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Re: Supported VM environments under MacOS dom0

On 4/26/10 3:17 PM, Giles Lean wrote:
My experience of OS X virtualisation products for use with the *BSDs has
not been happy.  Linux and Windows seem safest; step outside those two
(or even use less common variants of those two) and you're in a world of
pain on OS X.
Since moving to OS X I've actually been really satisfied with virtualization... besides a minor issue here and there, it's been very good for me. My worst case scenario has been rolling back a minor version of VirtualBox, which isn't at all painful. TBH, I was using VMware Fusion exclusively until about four months ago when I found that VirtualBox's performance was streets ahead of Fusion for my purposes... so now I only use Fusion for the legacy VM's I have already.
I completely concur with Thor about Parallels: forget both versions 4
and 5.
I remember beta-testing Parallels a few years back, possibly for their v4 release and found that (at the time) qemu was much more stable and gave me better performance.
My best success was with VirtualBox (although it didn't like 64 bit
FreeBSD, from memory) and as Mike Bowie recommended I'd go for NAT or
host only networking: when I was using bridged networking I saw strange
network errors and machines (real machines, not VMs) were falling off
the network.  Turning off TCP checksum offload and setting up various
cron jobs to run ping from time to time helped, but what a kludge ...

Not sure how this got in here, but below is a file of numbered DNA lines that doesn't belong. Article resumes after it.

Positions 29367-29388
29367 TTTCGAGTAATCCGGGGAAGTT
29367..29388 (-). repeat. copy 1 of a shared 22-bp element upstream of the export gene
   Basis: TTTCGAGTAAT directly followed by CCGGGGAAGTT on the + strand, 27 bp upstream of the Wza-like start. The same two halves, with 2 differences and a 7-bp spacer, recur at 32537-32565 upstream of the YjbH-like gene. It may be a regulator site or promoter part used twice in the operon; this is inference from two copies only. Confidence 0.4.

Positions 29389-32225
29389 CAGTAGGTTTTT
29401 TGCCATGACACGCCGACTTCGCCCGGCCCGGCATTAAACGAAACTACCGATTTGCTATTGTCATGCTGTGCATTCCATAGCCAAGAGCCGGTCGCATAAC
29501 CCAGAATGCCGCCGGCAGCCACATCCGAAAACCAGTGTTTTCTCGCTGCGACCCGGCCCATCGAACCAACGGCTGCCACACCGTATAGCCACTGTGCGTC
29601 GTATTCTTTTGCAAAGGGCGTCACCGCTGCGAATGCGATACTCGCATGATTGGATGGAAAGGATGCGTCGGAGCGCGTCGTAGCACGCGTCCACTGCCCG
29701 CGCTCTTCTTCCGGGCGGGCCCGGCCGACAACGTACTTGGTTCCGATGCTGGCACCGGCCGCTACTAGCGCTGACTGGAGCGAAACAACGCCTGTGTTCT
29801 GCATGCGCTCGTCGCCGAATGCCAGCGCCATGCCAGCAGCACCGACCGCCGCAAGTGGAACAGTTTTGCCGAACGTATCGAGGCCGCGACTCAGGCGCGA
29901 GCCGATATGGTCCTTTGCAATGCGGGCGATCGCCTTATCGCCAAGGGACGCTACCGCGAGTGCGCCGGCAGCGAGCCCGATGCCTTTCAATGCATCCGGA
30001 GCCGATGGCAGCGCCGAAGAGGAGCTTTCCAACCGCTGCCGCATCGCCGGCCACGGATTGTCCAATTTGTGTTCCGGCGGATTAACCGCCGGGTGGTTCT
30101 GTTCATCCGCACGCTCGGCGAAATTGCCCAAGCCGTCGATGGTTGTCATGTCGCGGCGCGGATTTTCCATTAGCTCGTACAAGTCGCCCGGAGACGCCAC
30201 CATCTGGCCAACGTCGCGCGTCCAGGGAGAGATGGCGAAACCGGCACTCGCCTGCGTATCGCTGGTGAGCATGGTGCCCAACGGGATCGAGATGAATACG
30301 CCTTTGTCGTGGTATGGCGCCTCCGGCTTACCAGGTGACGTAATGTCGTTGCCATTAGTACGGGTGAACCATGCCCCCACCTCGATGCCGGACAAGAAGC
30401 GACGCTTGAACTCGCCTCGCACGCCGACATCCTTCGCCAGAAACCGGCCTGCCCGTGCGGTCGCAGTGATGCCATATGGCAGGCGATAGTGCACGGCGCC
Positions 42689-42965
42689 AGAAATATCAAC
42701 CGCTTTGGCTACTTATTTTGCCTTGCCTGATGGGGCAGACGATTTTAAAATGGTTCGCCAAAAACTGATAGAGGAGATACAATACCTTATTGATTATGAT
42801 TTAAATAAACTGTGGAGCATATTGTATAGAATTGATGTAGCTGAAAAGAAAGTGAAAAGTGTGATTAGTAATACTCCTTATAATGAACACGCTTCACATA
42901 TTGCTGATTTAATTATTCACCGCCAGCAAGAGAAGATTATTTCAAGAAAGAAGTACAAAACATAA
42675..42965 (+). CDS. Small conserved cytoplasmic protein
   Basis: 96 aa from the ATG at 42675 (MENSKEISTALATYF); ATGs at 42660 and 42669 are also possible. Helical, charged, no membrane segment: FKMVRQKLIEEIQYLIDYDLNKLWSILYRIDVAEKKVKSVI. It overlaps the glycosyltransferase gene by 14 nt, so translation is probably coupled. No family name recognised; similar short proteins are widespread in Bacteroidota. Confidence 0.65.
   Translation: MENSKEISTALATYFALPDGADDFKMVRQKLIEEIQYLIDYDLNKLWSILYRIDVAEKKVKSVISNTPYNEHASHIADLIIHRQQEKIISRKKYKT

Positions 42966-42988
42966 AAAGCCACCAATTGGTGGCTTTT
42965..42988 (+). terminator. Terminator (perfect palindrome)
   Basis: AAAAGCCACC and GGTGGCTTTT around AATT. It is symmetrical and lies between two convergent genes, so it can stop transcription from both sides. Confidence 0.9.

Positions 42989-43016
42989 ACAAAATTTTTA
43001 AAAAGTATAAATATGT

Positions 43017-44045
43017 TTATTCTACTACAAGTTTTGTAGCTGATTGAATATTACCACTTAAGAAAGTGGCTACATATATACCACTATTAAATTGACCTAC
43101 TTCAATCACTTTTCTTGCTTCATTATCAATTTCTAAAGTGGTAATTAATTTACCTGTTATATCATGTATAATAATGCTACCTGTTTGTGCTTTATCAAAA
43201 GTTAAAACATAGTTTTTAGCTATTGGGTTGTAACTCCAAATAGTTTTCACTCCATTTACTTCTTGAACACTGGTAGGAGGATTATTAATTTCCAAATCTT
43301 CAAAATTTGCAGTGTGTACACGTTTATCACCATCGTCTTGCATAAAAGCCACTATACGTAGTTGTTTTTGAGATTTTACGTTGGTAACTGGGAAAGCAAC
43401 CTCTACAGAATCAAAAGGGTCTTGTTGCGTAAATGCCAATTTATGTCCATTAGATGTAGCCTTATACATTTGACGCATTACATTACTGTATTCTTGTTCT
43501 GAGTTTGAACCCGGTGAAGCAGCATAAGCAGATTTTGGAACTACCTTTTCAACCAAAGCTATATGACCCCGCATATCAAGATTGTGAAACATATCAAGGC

Besides the Ethernet bridging issue, I have Windows (2000, XP, 2k3 R2), FreeBSD (4.x+) and NetBSD (5.0+) VM's running very well under VirtualBox. Some with multiple processors, a good mix of i386 vs amd64 and up to 3584MB (aka the max offered in my options) of RAM. I know there are issues with non-VT enabled hosts for NetBSD... and that there were problems installing with earlier VirtualBox versions, but I've not encountered said problems.
I know the general recommendation (other than Virtual Box) is for VMware
Fusion, but note that it doesn't claim support for NetBSD, and while I'm
willing to believe what they _do_ claim support will likely work (unlike
the other clowns' marketing claims) I'd be very very wary about trying
an unsupported OS: reports I've seen around the 'Net are not

I always found VMware's "ignorance" of BSD platforms to be frustrating... but that said, they've always "Just Worked(tm)" for me as an "Other" OS. Again, VirtualBox's performance against identical Fusion VM's was enough to sway me. (And the cost of migration didn't hurt either!)

Obviously people's use cases tend to vary by individual, but overall I'm pleased with both the options (VMware, qemu, VirtualBox, Parallels) and the outcome of virtualization for OS X.



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